I want the cronjob to do some things as the superuser, and depending on the result, launch an app as me, the logged-in user.

I've tried a bunch of things but nothing I think should work does.

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  • Wow, over 1000 views and only 2 likes for the question and 1 for the answer?! Commented May 18, 2017 at 6:43

1 Answer 1


I figured out the key was to use su with -l, -c and single quotes:

su -l myloginname -c '/usr/bin/open -a [App].app'

In context:

*/15 * * * * root if { !  /usr/bin/diff  /var/tmp/foo /var/backups/bar >> /var/log/foobar-diff.log ; } ; \
then  /usr/bin/su -l myloginname -c '/usr/bin/open -a /Applications/iProcrastinate.app > /dev/null 2> /dev/null' ; \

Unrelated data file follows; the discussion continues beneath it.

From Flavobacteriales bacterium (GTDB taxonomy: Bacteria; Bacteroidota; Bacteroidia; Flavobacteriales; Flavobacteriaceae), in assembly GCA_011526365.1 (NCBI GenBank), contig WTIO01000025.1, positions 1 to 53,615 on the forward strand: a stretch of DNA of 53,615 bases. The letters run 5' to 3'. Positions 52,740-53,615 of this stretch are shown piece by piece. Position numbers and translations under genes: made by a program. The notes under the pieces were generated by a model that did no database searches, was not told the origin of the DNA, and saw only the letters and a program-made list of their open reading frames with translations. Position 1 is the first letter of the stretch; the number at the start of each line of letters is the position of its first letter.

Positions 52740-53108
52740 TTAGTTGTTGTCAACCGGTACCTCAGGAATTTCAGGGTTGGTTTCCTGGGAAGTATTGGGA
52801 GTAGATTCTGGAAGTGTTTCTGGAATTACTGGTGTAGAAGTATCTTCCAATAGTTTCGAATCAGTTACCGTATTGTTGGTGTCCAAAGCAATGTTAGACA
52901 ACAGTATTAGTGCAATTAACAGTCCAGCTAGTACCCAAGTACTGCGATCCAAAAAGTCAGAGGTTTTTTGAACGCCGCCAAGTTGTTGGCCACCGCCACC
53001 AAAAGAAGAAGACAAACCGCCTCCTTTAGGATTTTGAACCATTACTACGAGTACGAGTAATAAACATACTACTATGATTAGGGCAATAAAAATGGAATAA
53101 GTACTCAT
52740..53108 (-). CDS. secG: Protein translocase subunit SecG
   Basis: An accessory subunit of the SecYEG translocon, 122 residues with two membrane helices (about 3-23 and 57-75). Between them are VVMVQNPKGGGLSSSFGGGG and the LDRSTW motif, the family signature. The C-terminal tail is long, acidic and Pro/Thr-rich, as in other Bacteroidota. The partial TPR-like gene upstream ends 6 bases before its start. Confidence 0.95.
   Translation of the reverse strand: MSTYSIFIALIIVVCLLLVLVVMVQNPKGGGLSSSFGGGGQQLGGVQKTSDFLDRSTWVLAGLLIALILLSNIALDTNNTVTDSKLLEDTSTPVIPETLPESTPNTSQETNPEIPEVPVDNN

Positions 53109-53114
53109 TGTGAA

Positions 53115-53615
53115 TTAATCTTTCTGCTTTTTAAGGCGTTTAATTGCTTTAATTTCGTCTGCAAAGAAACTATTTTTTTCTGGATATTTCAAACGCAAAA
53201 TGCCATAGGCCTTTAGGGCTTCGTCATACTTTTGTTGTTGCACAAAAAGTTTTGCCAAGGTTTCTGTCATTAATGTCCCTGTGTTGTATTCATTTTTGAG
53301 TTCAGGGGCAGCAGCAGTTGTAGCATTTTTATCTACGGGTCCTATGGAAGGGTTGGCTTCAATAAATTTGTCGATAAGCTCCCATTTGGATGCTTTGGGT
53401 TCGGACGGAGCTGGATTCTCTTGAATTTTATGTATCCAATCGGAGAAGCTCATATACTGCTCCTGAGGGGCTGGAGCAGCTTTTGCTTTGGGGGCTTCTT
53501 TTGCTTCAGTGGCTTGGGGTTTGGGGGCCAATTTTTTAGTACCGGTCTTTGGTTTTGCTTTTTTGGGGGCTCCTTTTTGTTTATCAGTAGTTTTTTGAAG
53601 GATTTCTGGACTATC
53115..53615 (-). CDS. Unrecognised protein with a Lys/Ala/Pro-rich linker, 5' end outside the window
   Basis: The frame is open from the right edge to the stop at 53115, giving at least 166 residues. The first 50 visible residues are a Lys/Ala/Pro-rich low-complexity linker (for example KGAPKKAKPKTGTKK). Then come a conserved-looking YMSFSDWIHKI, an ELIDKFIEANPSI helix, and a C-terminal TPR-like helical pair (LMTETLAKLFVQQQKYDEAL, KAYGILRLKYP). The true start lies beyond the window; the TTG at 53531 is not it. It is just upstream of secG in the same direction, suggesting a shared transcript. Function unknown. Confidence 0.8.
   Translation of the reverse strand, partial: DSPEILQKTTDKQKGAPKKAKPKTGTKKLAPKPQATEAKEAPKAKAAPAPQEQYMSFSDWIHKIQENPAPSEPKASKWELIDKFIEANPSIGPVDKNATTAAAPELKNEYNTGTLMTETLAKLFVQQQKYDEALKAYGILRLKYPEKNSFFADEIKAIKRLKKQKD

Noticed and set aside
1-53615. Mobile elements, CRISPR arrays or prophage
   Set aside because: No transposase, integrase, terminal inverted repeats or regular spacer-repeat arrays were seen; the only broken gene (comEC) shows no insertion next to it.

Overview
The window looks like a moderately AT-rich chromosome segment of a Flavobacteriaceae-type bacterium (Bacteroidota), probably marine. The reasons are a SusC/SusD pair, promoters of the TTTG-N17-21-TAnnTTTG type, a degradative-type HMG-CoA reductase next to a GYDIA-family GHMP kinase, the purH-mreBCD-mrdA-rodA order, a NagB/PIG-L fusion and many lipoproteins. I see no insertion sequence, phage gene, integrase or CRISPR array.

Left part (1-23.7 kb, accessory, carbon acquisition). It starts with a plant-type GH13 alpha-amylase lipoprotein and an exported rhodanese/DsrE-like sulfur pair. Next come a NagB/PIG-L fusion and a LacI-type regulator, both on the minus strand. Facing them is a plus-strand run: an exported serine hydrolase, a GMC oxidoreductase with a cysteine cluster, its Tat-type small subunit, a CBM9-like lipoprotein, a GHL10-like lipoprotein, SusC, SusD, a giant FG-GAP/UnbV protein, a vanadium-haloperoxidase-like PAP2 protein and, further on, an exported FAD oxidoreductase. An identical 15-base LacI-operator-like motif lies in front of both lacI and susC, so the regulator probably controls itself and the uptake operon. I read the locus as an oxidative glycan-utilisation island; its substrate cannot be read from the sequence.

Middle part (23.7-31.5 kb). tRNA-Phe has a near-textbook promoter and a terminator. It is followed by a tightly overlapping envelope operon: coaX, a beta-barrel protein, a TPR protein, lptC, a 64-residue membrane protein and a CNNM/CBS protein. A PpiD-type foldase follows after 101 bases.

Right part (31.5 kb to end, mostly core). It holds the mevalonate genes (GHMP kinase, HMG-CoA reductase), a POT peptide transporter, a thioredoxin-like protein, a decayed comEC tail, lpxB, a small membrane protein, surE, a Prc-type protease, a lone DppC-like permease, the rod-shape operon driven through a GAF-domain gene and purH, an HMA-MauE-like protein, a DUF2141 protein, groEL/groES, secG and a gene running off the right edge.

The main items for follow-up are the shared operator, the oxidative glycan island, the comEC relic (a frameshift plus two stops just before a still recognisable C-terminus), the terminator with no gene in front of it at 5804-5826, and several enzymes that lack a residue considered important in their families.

/bin/date >> /var/log/foobar-diff.log ; fi
  • To be a nitpicker, this is an UNIX-style solution: creating a launchd LaunchDaemon would be the ideal method (giving you the ability to easily suspend these launches and resume them on demand if such a need would arise, too) :)
    – Ryccardo
    Commented Apr 3, 2013 at 22:35
  • You say 'UNIX-style solution' like it's a bad thing. IMO it's much easier to suspend these launches and resume them on demand by commenting and uncommenting the relevant line. I thought stackexchange wasn't the place for religious wars! Commented Apr 4, 2013 at 20:37
  • 1
    It isn't inherently a bad solution at all (just like I prefer manually created symlinks to Finder aliases); it's just a different way with some advantages and some disadvantages, almost like opening a currently selected file with Command+O, Command+Down, double clicking, the File menu or the contextual menu :)
    – Ryccardo
    Commented Apr 4, 2013 at 21:06

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